The Struggle Continues: 2015 Millennium Conversation on the 50th Anniversary of the Voting Rights Act
Frederick Douglass underscored the importance of the vote when he declared, “Slavery is not abolished until the black man has the ballot,” in a speech delivered May 1865. Nearly 100 years later, voting rights remained the focus of the modern civil rights movement, with a march from Selma, Alabama to the state capital in Montgomery on March 7, 1965. This peaceful protest was met by an attack by state troopers at Selma’s Edmund Pettus Bridge. Now commemorated as “Bloody Sunday,” the violence moved President Johnson and the U.S. Congress to act. Five months later on August 6, they overcame Southern legislators' resistance to effective voting legislation and the Voting Rights Act was signed into law. Challenges to this 1965 milestone, the Civil Rights Act of 1964, and other landmark decisions continue to be met by all manner of resistance leaving many to question the power of the vote to ensure justice and equal rights.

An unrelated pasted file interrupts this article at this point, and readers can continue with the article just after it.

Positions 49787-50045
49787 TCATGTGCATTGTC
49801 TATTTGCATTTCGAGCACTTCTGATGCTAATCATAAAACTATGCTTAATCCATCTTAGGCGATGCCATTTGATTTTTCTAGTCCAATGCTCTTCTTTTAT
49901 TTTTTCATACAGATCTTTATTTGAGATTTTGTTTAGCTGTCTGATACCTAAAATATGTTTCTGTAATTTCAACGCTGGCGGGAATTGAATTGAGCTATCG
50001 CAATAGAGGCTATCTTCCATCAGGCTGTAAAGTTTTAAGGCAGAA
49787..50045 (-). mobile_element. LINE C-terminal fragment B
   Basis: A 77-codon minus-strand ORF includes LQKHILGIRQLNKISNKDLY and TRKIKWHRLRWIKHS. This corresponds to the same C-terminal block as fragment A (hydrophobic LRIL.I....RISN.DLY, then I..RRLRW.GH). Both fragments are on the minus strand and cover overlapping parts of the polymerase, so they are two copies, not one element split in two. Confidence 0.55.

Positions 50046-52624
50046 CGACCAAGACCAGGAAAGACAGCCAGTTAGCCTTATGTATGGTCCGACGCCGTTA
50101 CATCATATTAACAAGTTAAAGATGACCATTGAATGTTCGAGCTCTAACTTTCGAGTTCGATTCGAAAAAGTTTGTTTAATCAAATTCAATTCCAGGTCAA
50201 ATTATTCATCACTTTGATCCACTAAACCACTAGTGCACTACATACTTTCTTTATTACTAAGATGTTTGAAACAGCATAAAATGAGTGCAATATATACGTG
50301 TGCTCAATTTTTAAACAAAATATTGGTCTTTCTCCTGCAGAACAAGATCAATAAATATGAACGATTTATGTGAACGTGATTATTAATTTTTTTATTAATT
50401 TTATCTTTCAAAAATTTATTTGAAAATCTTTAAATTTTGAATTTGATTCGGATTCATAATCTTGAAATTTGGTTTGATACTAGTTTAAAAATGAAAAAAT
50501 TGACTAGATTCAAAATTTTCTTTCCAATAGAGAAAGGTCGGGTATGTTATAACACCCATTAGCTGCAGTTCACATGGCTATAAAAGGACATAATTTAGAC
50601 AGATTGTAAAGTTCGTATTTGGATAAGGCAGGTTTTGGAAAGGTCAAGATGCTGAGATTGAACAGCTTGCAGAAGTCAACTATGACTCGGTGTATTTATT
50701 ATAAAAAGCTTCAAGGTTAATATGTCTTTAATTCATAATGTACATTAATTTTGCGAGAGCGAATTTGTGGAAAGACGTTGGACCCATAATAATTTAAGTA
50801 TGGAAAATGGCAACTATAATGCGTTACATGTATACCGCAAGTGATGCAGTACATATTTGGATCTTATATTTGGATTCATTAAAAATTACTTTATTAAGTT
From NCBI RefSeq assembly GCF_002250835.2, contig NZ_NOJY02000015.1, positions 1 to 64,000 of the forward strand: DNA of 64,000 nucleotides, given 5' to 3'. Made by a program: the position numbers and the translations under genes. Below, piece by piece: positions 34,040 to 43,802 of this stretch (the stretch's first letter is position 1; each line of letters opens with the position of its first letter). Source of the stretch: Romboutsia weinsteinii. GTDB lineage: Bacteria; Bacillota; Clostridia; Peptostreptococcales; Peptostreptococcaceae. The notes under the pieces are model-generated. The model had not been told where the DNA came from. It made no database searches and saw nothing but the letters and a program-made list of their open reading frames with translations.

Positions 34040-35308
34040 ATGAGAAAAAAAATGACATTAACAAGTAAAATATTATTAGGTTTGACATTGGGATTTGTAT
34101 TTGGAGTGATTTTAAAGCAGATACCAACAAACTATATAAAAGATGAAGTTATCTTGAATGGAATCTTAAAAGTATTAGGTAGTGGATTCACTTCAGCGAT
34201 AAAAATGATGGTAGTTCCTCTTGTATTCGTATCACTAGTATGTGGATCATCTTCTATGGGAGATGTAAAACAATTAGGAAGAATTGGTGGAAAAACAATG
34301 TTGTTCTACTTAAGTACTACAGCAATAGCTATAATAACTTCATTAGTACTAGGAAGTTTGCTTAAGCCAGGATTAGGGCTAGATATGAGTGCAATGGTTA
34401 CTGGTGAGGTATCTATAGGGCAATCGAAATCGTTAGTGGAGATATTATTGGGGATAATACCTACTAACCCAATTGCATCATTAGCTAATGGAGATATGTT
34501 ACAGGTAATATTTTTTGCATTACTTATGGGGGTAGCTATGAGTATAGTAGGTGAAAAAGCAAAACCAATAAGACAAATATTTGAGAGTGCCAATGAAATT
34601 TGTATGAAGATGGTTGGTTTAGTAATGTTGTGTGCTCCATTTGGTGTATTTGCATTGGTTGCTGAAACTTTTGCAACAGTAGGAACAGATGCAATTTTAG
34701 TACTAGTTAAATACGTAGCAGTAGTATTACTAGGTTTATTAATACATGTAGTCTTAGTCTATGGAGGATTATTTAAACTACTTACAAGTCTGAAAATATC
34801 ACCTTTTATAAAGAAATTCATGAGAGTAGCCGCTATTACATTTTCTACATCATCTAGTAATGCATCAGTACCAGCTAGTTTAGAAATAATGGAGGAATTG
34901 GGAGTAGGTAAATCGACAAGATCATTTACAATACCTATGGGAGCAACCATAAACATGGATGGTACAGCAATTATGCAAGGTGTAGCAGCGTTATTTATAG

MAAH and the Portraits of Purpose Initiative, a pro-justice learning forum using the arts and dialogue to animate history and to challenge and inspire next generation leadership for social change, invite you to add your voice to this important Millennium Conversation. Pulitzer Prize-winning journalist Kenneth Cooper moderates a panel of distinguished leaders who present historical and current issues with special guest panelists: Michelle Crawford, MassVote; Michael A. Curry Esq., NAACP; Rahsaan D. Hall Esq., Lawyers’ Committee; and Darnell Williams, Urban League.
The conversation is hosted in collaboration with several community-based organizations, including:
Charles Hamilton Houston Institute for Race & Justice
Lawyers' Committee for Civil Rights and Economic Justice
National Voting Rights Museum
New Democracy Coalition
Urban League of Eastern Massachusetts